The food highlight here was definitely the cupcakes, colored green and red and arranged to form a caterpillar on the table. Remember the caterpillar illustrations in the book are pretty much just colored circles, so this caterpillar inspired cake was easy to replicate.
Aside from the big bean bag game and fun food table. The birthday girl made a caterpillar to hang on the wall out of green circles decorated with different art mediums—marker, paint, tissue paper and glue, glitter. It was quite unique and a fun addition to the festivities.
A pre-party art project is also a good way to get the birthday child involved before the party.
Each child was given a multicolor lollipop—just like the one in the book to take home—so cute!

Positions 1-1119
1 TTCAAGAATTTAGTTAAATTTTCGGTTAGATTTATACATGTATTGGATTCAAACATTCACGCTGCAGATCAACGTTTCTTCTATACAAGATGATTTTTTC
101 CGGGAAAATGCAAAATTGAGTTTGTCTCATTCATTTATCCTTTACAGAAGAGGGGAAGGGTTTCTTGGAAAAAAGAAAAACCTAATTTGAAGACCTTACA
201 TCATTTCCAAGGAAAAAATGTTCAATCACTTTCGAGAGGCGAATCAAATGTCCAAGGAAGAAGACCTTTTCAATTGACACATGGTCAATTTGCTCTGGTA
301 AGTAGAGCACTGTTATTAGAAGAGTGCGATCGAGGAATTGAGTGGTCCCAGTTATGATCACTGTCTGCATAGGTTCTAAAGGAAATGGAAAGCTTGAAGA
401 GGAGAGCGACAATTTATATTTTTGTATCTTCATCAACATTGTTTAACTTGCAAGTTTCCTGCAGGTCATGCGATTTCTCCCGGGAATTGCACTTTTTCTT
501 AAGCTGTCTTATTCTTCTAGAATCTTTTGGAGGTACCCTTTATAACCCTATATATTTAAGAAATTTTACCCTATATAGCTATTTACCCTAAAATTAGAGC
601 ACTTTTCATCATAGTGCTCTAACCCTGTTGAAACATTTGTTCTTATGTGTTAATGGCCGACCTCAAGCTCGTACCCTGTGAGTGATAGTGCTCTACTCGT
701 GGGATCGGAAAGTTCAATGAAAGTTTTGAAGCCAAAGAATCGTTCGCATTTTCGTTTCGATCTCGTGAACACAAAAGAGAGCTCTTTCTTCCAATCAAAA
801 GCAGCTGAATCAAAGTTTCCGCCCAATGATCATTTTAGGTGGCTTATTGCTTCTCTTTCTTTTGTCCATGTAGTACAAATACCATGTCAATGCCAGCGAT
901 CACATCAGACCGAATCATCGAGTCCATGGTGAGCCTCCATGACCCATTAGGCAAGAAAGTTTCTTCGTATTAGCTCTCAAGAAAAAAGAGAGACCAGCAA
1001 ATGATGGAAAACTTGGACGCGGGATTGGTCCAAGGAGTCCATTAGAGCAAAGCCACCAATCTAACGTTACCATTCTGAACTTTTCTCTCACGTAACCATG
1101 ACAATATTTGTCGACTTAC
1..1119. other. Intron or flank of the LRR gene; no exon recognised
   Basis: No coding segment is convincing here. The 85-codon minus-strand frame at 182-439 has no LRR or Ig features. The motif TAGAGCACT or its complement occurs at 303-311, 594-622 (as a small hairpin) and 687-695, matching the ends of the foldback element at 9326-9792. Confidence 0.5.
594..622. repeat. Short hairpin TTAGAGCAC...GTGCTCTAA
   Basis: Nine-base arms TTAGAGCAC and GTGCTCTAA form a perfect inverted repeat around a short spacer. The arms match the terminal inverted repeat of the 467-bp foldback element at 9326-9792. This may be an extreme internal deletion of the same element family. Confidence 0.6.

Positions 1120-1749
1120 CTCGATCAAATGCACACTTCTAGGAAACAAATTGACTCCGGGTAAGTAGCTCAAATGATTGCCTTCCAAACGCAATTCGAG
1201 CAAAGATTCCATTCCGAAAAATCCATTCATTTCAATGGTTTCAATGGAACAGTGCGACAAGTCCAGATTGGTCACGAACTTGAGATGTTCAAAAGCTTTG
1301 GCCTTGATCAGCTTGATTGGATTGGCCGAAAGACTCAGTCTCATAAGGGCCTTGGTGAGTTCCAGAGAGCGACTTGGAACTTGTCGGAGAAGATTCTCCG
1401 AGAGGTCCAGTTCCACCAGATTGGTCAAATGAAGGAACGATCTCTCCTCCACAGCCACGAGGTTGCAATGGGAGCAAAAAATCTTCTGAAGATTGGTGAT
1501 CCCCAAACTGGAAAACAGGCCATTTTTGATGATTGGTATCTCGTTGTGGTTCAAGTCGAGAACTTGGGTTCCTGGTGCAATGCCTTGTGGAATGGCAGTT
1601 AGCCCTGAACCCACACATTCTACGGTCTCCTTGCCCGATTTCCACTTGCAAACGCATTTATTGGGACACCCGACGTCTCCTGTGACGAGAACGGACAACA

What Book Inspires Your Child?
I hope that by sharing the highlights from these two parties you might be inspired by something off of your child’s bookshelf to create a wholesome and memorable event for their next party.
I think using a favorite book as inspiration is a really fun way to showcase your child’s personality and interests. With a little imagination you can be as involved in the theme as you like.
Get the whole family involved and see what kind of fun you can create!
Has your child ever had or attended a book themed birthday party? What books inspired the party? What book themed party would you like to have?